I fear that this administration has effectively reenacted the much-hated Alien and Sedition Acts of the early 19th century.  Using the "war" on terror as its excuse, the Bush administration is rapidly expanding its ability to grab and hold people indefinitely without charge or trial.  This is not a huge surprise -- many presidents have tried to do similar things in time of war or in reaction to internal security threats.  Much of the Patriot Act was originally proposed by Bill Clinton, after all.

What is new is that the courts and the opposition party are letting him get away with it.

The Sept. 9 court ruling concerning Jose Padilla, an
American citizen locked up in a military prison in South Carolina for
three years, is a case in point. The ruling should send shockwaves
through the American public since the decision seriously undermines
constitutional rights.

A federal appellate court ruled that constitutional rules
that apply to the police do not apply to military personnel.... The federal
government has been given a green light to deprive Americans of their
rights to due process. No arrest warrants. No trial. No access to the
civilian court system. You may not be able to see it on television, but
this court decision is the equivalent of a legal hurricane-and it is no
exaggeration to say that this is a level 5 storm with respect to its
potential havoc for civil liberties.

Federal agents arrested Padilla at O'Hare International
Airport in Chicago just after he arrived on a flight from Pakistan. The
feds claim that Padilla fought against U.S. troops in Afghanistan,
escaped to Pakistan and returned to the United States to perpetrate
acts of terrorism for al-Queda. Instead of prosecuting Padilla for
treason and other crimes, President Bush declared Padilla an "enemy
combatant" and ordered that he be held incommunicado and interrogated
by military and intelligence personnel.
Padilla has not yet had an opportunity to tell his side of
the story. For two years the government would not even permit Padilla
to meet with his court-appointed attorney, Donna Newman. Newman has
nevertheless defended Padilla's rights, arguing that the president does
not have the power to imprison Americans without trials.

Bush has not made any dramatic televised address to the
country to explain his administration's attempt to suspend habeas
corpus and the Bill of Rights, but his lawyers have been quietly
pushing a sweeping theory of executive branch power in legal briefs
before our courts.

I actually am fairly radical on this - I don't think the fact that he is a citizen or not should even make a difference.  Citizenship does not confer rights, and governments don't hand them out -- rights are ours based on the fact of our existence.   While some of the rules of due process may change for non-citizens, just the fact that they are from a different country doesn't give us the right to lock them in a room indefinitely.  This is why I support free and open immigration - there is no reason why a person born in Mexico should have fewer rights to contract with me for a job or a home than an American citizen.  The right to associate, to contract, to agree on wages, to buy a particular home, all flow from being human, not from the US government.

So I wouldn't support Padilla's treatment if he was a Iranian citizen and I certainly don't support it for an American.  Yeah, I know, he may be a bad person.  But we let bad, dangerous people out of jail every day.  Our legal system is structured based on the premise that it is worse to lock an innocent person away than let a guilty person go free.  Its a trade-off that we have made for hundreds of years and I for one am pretty comfortable with.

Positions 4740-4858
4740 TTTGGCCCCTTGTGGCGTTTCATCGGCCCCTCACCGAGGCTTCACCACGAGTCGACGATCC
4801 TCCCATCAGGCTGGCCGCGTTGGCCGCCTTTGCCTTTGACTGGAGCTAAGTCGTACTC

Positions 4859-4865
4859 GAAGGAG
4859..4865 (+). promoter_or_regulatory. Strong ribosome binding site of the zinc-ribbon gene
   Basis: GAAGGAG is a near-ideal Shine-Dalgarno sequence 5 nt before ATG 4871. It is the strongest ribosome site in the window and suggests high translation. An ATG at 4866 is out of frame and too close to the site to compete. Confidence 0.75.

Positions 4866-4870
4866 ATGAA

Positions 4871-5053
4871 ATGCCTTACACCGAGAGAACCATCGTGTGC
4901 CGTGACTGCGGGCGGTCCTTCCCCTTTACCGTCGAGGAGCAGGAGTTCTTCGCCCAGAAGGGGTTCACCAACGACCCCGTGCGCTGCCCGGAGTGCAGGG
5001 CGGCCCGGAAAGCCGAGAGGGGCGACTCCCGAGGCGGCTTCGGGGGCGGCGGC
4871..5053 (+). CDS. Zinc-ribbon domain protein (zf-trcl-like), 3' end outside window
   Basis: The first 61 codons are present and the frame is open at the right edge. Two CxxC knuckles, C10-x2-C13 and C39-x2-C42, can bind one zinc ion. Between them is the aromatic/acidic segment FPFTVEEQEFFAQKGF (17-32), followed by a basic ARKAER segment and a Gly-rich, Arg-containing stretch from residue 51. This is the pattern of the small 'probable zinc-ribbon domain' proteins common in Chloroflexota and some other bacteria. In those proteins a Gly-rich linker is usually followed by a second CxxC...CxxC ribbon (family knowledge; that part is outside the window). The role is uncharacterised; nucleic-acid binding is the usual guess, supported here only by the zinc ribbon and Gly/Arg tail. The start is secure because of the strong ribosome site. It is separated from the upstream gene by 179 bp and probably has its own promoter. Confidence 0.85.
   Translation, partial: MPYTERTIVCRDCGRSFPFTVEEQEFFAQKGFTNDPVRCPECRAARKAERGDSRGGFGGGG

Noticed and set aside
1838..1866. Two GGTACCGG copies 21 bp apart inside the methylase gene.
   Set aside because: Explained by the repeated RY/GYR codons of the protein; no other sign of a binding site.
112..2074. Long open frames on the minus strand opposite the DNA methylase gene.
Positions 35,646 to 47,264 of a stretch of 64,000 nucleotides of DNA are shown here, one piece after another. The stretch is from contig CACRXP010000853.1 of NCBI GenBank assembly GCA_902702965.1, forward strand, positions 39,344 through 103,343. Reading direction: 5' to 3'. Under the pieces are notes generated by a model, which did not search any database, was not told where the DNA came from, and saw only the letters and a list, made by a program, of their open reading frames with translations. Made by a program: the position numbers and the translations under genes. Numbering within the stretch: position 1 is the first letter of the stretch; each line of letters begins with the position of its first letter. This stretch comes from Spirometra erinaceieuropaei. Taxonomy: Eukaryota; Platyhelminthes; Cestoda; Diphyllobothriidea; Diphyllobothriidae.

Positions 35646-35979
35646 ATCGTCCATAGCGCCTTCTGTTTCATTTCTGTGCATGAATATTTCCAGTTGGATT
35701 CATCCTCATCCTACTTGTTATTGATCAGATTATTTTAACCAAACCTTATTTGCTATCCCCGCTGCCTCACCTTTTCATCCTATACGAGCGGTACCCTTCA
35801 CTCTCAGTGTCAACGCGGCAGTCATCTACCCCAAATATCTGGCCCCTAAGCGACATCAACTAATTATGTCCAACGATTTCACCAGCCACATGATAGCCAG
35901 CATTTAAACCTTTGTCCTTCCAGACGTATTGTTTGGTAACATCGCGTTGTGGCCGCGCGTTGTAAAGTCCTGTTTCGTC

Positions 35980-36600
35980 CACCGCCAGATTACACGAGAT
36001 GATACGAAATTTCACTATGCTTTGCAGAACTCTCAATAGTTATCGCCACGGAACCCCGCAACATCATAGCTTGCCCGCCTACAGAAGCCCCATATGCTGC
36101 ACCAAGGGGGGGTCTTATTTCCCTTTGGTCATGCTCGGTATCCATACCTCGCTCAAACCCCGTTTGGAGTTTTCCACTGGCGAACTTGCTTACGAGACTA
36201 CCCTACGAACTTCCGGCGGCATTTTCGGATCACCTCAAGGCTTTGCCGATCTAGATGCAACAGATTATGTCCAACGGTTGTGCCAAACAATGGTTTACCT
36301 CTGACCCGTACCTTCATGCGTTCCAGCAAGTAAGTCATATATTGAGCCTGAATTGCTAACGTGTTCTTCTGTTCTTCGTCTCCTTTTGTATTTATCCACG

I also get the argument that we are at war -- in Iraq.  If someone is captured in Iraq, that may be another story.  But Chicago is not in the war zone, by any historic definition of that term (unless you want to use WWII Japanese internment as a precedent, which I doubt).  Just calling it a "war on terror" does not make Chicago a war zone any more than declaring a "war on drugs" makes Miami a war zone where suspected drug users can be put in jail without trial.  Perhaps if Bush could get Congress to officially declare war, he might have firmer legal footing, but I don't think that's going to happen.  As I wrote here:

Yes, I know that there is a real risk, in fact a certainty, that
dangerous people will be let out on the street.  But that is the bias
of our entire legal system - the "beyond a reasonable doubt" standard
and other protections of the accused routinely put bad people back on
the street.  We live with that, because we would rather err in putting
bad people back on the street than in putting good people behind bars
for life.  Give them a trial, deport them, or let them go.  Heck,
airdrop them into Paris for all I care, but you have to let them get
due process or go free.

Sure, terrorists are using our free and open society against us, and its frustrating.  But what's the alternative?  I just don't think there is a viable alternative which says that we should destroy our open society in order to save it.  We've got to learn to be smart enough to work within the rules, and it may be that we have to expect that in the future our freedom comes at some statistical increase in the danger to ourselves (by the way, isn't that exactly the trade-off we have enforced on Iraq, without even asking them -- citizens are much freer that under Saddam but at  an increased risk of terrorism?).

By the way - where the hell is Congress?  Stop grandstanding in confirmation hearings and get to work reigning this stuff in.